Studies indicate that a few commonly-used fragrances are some of most gentle and effective penetration enhancers available on the market (6). The cited study (6) indicates that limonene has the highest ER/IP ratio (ER/IP = 22.32/5.92 = 3.77; rank 1) of the 102 chemical penetration enhancers tested. ER stands for Enhancement Ratio and that was measured by stratum corneum disruption and therefore, permeability enhancement (7).  IP stands for Irritation Potential, which was measured by estimating cell viability of normal human-derived epidermal keratinocytes in a methyl thiazol tetrazolium (MTT) assay, using Epiderm, which is described in the same study (7).

In layman’s terms, MTT assays measure the activities of specific enzymes, many of which are found in living human skin cells. Unfortunately both linalool (ER/IP = 24.52/50.63 = .484; rank 72) and geraniol (ER/IP = 32.74/47.53 = .689; rank 53), which are even more commonly used than limonene; don’t fare nearly as well. So take that with a grain of salt. Limonene is excellent, while others are not so much. Note that menthol, a commonly used compound known for its minty smell and “tingly” sensation, has a rank of 99. But I’ll be going into detail about this specific ingredient next week because it’s so widely used and misunderstood.

Finally, consider this last concept as you deliberate over fragrances in skin care. Certain fragrances like lavender, which relies primarily on linalool, has been known to induce feelings of relaxation (8). While I don’t believe that aromatherapy has any tangible or measurable benefit for the skin, if a certain scent can help you relax, that’s good news!

From numerous posts on FutureDerm and many medical studies, stress is not good for your skin. If you can relieve some of that stress with a refreshing lavender-scented moisturizer, go for it!

Bottom Line

With everything in mind, I think it’s safe to say that:

  • If you are prone to allergic reactions, use FM I, II, and the Others to avoid such reactions. Furthermore, those who are not prone to allergic reactions, but would still like to avoid fragrances, can do the same.
  • If you are not prone to allergic reactions, and believe that fragrances help enrich your life through either penetration enhancement or olfactory bliss, fragrances may be a positive characteristic in your skin care routine.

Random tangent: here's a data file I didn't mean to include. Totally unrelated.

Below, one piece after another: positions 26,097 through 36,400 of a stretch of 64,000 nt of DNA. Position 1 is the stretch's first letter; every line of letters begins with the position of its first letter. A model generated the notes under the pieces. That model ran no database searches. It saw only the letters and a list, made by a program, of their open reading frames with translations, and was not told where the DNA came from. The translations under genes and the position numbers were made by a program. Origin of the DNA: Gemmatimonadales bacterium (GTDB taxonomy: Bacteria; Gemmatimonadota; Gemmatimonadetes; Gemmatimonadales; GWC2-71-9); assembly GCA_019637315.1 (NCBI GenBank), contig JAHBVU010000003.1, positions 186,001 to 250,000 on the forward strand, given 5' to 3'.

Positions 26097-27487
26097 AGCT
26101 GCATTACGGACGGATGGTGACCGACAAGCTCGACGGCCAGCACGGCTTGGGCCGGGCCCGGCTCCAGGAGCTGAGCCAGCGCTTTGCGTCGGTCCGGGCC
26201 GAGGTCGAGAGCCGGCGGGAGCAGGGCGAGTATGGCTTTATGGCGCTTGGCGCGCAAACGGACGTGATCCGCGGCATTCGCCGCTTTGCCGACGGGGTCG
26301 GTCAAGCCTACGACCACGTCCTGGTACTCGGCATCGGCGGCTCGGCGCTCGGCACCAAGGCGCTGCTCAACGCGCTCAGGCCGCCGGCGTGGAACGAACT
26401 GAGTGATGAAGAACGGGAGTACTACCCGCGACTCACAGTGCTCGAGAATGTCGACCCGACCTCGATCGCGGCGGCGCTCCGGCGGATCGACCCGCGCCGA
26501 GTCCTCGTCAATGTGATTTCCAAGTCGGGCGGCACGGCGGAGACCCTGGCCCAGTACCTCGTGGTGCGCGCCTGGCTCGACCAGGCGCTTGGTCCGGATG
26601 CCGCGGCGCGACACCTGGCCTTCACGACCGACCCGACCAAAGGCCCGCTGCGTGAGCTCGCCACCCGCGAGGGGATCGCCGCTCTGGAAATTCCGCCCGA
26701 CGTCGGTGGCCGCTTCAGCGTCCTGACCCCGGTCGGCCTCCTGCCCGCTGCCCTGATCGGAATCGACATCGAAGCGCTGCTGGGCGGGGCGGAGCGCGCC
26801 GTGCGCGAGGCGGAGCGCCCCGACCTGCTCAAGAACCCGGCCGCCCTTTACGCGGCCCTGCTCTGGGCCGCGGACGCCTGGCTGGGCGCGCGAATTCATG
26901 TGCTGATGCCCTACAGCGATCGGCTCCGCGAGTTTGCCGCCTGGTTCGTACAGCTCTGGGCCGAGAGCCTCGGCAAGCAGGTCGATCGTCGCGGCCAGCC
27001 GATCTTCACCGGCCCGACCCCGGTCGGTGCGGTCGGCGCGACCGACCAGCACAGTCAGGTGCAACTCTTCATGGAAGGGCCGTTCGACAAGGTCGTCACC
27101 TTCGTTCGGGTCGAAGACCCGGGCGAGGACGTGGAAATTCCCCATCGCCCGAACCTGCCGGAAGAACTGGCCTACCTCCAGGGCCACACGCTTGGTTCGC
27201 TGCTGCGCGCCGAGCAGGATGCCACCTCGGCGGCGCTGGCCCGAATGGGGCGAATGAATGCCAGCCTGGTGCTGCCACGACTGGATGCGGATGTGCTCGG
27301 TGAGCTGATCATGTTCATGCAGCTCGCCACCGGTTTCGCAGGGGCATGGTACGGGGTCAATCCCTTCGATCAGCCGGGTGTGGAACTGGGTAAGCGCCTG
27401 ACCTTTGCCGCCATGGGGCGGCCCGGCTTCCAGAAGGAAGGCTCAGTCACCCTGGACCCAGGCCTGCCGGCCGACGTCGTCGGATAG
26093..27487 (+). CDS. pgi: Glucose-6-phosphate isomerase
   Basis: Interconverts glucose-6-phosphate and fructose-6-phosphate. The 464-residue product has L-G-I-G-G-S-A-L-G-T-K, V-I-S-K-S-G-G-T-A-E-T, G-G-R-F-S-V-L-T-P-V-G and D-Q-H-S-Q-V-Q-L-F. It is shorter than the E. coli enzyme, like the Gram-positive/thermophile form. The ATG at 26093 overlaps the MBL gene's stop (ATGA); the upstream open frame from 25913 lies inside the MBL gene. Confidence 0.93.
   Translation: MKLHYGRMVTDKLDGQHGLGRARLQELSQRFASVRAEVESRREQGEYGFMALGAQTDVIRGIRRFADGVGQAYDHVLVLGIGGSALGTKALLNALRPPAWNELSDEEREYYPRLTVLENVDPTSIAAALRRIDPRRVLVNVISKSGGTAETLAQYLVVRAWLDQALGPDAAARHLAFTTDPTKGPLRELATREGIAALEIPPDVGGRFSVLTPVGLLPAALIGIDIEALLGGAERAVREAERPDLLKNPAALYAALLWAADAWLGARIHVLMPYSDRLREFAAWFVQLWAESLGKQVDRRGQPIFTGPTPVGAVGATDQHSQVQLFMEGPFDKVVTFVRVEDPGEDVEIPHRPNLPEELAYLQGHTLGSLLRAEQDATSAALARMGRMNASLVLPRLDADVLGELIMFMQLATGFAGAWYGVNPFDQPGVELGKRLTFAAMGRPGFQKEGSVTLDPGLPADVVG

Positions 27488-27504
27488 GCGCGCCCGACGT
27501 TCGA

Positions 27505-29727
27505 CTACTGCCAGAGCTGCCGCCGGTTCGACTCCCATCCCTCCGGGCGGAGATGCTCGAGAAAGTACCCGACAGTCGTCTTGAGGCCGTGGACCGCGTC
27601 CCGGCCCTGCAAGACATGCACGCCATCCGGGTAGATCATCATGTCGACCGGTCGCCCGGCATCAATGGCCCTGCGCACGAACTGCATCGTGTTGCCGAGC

Now I know I’m going to be asked what my personal choice on this matter is, so I’ll just jump the gun: Unless it’s limonene, I avoid all fragrances in my skin care because they bother my sense of smell, and because they have no real benefit. I do enjoy fragrances however. But I rely on things like Bath & Body Works candles to create that “ambience of serenity.” Did I actually type that?!

If you have any questions, please post either down below in the comments section, or on my blog. Stay tuned for next week as we unravel menthol and its derivatives!


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  • @Pedro

    While eucalyptus oil may have some medicinal properties, it plays no significant role in everday skin care routines. But as a fragrance, eucalyptus oil is made up of mostly cineole, with some citral, methyl cinnamate and geraniol, among others. Several of those are memebers of one or more of the three “groups.” Because it has no real benefit and has several potential drawbacks, I’d avoid it. I hope that helped!

  • Great article. Do you have any opinion about eucalyptus oil as a fragrance in skincare?

  • @Jessica Allison

    Oh yeah, I’ll make sure the ingredient profile is as extensive as possible, but not too wordy.

  • @Jessica – As always, you’re spot-on! 🙂 How’ve you been anyway? Drop me an email! I love your blog!

  • Excited to see your profile on menthol: I’m always astounded when I see it included in products that claim that they’re soothing, especially products like lip balms that are supposedly made to heal compromised skin. I can’t help but wondering if I’m missing something or if consumer perception truly influences development so strongly. Of course, I worked cosmetics retail for a long time so I think I know the answer to that 😉